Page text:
‘Hard Brexit threatens 43,000 construction jobs’
The mayor of London has warned that 43,000 UK construction jobs are at risk if there is a “no deal” hard Brexit.
Sadiq Khan’s grim forecast is based on research from economic analyst Cambridge Econometrics, which indicates that Britain’s exit from the European Union could lead to a lost decade of lower employment and economic growth, with the country potentially having 500,000 fewer jobs in the worst-case scenario and nearly £50bn less investment by 2030.
London would be less affected, but there would still be 5,000 construction jobs affected, and as many as 87,000 fewer jobs overall. The capital’s economic output could be 3% lower, compared to between 3% and 3.3% for the rest of the country, according to the report commissioned by the mayor.
Khan said: “This independent analysis reveals the potential economic risks – and human costs – at stake in the negotiations. It should help guide the government to the best outcome for London and the UK.
The analysis concludes that the harder the Brexit we end up with, the bigger the potential impact on jobs, growth and living standards. A “no deal” hard Brexit is still a very real risk – the worst possible scenario.
Construction jobs forecasts from Khan’s Brexit report
One of the major issues facing the construction sector is the shortage of skills. The sector currently relies heavily on a foreign migrant labour force. Almost 13% of construction workers across the UK were born abroad, and in London and the South East, this proportion increases to 50%. In particular, 25% of employees in the sector in London were born in the EEA31.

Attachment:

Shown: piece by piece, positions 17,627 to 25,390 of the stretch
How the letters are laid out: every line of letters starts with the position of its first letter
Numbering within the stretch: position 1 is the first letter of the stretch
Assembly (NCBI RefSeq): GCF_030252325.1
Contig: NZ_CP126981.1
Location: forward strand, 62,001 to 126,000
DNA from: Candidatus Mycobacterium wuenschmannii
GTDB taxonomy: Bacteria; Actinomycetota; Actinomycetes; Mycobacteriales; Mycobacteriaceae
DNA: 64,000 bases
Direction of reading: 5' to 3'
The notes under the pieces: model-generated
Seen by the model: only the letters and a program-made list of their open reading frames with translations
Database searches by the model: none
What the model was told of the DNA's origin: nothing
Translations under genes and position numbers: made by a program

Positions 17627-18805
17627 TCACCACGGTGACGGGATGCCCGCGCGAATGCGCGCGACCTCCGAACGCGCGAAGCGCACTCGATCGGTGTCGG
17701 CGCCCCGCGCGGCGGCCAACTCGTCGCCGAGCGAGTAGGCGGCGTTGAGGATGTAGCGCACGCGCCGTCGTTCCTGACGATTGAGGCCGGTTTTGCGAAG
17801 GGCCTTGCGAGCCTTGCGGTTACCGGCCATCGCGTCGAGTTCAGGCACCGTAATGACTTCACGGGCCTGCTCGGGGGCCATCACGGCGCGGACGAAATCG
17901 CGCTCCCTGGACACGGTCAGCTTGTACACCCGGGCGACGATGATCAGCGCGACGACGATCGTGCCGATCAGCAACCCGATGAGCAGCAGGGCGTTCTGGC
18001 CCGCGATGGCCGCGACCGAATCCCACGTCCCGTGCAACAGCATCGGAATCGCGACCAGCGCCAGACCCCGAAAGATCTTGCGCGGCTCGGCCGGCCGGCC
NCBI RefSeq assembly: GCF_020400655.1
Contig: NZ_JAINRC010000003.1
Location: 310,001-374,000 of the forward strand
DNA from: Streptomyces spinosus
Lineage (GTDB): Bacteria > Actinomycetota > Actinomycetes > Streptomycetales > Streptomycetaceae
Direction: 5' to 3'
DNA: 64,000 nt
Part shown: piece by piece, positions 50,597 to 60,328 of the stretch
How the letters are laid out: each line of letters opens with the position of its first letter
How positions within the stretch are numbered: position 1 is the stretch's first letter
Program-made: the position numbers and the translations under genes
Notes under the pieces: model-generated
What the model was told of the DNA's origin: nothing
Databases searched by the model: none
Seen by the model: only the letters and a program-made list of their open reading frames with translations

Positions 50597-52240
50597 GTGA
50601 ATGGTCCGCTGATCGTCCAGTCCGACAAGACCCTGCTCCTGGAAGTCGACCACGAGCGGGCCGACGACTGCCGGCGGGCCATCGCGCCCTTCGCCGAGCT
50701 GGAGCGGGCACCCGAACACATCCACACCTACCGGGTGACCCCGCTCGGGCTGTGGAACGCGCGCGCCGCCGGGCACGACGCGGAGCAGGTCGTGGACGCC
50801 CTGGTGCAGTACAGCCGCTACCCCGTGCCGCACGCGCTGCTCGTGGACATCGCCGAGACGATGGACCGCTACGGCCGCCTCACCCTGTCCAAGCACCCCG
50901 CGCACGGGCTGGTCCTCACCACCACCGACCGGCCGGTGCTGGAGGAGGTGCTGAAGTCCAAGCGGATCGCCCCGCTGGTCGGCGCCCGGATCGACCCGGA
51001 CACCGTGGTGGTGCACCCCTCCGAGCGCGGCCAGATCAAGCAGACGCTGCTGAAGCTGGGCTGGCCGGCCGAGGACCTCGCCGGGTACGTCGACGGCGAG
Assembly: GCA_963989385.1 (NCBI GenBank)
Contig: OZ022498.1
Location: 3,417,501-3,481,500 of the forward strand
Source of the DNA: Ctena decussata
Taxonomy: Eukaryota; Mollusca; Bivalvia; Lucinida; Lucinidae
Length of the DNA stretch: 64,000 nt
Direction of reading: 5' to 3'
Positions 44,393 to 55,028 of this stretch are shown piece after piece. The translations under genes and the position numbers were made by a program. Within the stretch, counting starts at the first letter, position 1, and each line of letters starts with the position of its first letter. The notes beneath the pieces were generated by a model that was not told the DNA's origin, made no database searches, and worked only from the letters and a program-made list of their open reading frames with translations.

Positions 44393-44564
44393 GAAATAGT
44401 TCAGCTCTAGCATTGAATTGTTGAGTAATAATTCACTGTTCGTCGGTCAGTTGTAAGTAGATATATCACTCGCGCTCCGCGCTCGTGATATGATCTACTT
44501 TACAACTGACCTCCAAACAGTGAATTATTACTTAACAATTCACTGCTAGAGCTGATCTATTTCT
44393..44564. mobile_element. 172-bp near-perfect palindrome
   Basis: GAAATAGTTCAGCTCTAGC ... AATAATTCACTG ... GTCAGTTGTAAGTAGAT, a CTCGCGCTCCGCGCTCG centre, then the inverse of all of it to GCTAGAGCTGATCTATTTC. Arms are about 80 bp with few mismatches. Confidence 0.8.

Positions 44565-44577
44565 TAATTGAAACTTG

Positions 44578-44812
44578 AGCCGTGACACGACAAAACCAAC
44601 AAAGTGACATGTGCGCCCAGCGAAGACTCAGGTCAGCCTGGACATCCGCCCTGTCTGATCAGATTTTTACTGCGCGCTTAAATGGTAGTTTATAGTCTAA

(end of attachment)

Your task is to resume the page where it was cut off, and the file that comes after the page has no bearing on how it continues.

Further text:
Once the UK leaves the Single Market, it is likely that the skills shortage could get worse, if the new agreements don’t allow for free movement of people. This could result in even higher pressures on wages, as labour supply contracts, causing construction firms to face considerably higher project costs.
Additionally, this could reduce firms’ capacity to deliver new houses to meet the government's housing targets, and further deepen the housing crisis, especially in London. The labour market issues the construction sector faces are reflected as an expected fall in productivity in the macro modelling assumptions.
Once the UK leaves the Single Market, the construction sector is also likely to be affected by trade impacts. A 2010 study by the Department for Business Skills and Innovation highlights how reliant the UK construction sector is on the rest of the EU, estimating that 64% of building materials were imported from the EU, and 63% were exported to the EU.
If the UK faces a reduction in access to the EU market following Brexit, construction firms could experience an increase in their costs or a shortage of building materials, as they face an increase in tariffs or limits on quantities imported, which is reflected in the trade assumptions applied to this sector.
Funding and investment
At the moment, the UK construction sector benefits from having access to the European Investment Bank (EIB) and the European Investment Fund (EIF), which have invested €7.8bn in major infrastructure projects, and lent €666m to SMEs in 201532.
A loss of these financial aids could significantly impact the ability of firms to deliver big infrastructure projects such as High-Speed 2 and reduce development opportunities for start-ups.
Additionally, foreign investment could dampen due to uncertainty over the UK economy following Brexit, and as investors delay making decisions on the future of projects. This loss of potential future investment has been reflected as a fall of up to €852m in investment in the sector by 2030, depending on the scenario and the severity of Brexit.
The full report can be accessed here